Tuesday, October 03, 2006

Part II: How NOT to treat a soldier

Comments on the previous post from a friend of mine...

Having lived in the UK and used the NHS I can attest that it is every conservative’s poster child for what can go wrong with a public health care system. In addition there is a huge south asian population in the UK, many of whom do not feel part of British Society. The war in Iraq in particular, but Afghanistan as well, is tremendously unpopular, so much so, that Blair is being forced out by his own party (ya gotta love parliamentary democracies). So it’s not surprising that the squatties (English for grunt) are being harassed while they languish in a squalid hospital. Still it’s appalling and will no doubt result in yet another backlash against British Muslims, further alienating the young and disaffected creating more opportunities for them to become radicalized.

Here in Canada we have followed a similar path. The Defence Medical Centres were closed over a decade ago. The rational was to save money by eliminating “duplicate” publicly funded health care systems (Canada, famously has a nation wide publicly funded health care system). At the time the rational made sense, spend millions on dedicated medical centres or on bullets and boots. We had beaten the godless commies and the probability of an all out war with anyone seemed highly unlikely. Now that we are in a real shooting war again we are getting a lot of seriously injured soldiers being returned to public hospitals. Since the brigade currently deployed in Afghanistan is based not far from Ottawa (where I live) most of the injured are being returned to a local hospital. By all accounts they are receiving excellent care. Though there has been controversies about how reservists (which make up about 30% of our combat arms formations) are treated if they receive disabling wounds. (i.e. they are screwed). The casualty rates would have overwhelmed our paltry military health care system anyways. Furthermore they would have lacked the expertise especially in specialty areas like Neurology.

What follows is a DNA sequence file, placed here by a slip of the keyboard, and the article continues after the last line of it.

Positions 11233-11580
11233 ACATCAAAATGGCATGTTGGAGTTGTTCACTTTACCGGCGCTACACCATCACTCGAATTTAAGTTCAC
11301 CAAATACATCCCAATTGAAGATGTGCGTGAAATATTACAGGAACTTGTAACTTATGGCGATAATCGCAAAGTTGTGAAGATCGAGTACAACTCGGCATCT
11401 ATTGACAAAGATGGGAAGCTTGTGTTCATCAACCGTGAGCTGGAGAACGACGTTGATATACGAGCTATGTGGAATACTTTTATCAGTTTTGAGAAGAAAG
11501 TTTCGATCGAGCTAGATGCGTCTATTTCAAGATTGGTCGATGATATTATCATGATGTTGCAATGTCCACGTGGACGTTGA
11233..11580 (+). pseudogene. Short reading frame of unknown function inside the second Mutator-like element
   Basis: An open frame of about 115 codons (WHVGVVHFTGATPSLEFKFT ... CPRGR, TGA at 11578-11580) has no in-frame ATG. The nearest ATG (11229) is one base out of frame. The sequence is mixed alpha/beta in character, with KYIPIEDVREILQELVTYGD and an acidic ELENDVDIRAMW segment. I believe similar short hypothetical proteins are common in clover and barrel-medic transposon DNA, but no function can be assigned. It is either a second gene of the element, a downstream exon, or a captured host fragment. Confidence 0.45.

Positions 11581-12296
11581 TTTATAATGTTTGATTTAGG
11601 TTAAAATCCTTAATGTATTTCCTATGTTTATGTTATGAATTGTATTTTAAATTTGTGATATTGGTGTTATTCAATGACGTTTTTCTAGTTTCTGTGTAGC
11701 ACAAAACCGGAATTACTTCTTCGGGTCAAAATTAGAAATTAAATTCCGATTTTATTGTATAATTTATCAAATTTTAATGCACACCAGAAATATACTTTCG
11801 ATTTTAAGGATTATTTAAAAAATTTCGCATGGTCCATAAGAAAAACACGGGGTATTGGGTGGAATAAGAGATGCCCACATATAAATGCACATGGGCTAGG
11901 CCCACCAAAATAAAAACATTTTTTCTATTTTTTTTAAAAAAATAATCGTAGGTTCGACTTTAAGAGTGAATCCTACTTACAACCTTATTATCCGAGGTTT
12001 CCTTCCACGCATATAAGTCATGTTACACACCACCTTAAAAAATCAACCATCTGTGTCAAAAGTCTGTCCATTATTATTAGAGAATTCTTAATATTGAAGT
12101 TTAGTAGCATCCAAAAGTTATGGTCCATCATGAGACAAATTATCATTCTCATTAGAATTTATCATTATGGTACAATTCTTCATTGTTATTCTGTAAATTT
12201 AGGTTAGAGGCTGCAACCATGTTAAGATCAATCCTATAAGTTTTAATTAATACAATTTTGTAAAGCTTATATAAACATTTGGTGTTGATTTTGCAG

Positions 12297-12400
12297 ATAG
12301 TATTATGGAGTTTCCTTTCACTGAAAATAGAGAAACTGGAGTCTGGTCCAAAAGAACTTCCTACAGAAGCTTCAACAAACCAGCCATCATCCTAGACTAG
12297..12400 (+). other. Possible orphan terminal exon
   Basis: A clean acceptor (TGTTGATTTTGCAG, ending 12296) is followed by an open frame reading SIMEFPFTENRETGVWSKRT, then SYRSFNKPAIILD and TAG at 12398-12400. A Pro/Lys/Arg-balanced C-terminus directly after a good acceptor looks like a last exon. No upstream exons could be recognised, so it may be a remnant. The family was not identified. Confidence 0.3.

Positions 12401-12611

Only the US has the resources to warrant such an excellent dedicated and parallel system.

As an aside my Regiment (The Royal Canadian Regiment) has just returned from a 3 week standup fight with the Taliban. They report that they now have wire guided AT missiles, mortars, crew service weapons and are not afraid to fight in the open and during the day. It’s getting ugly out there.

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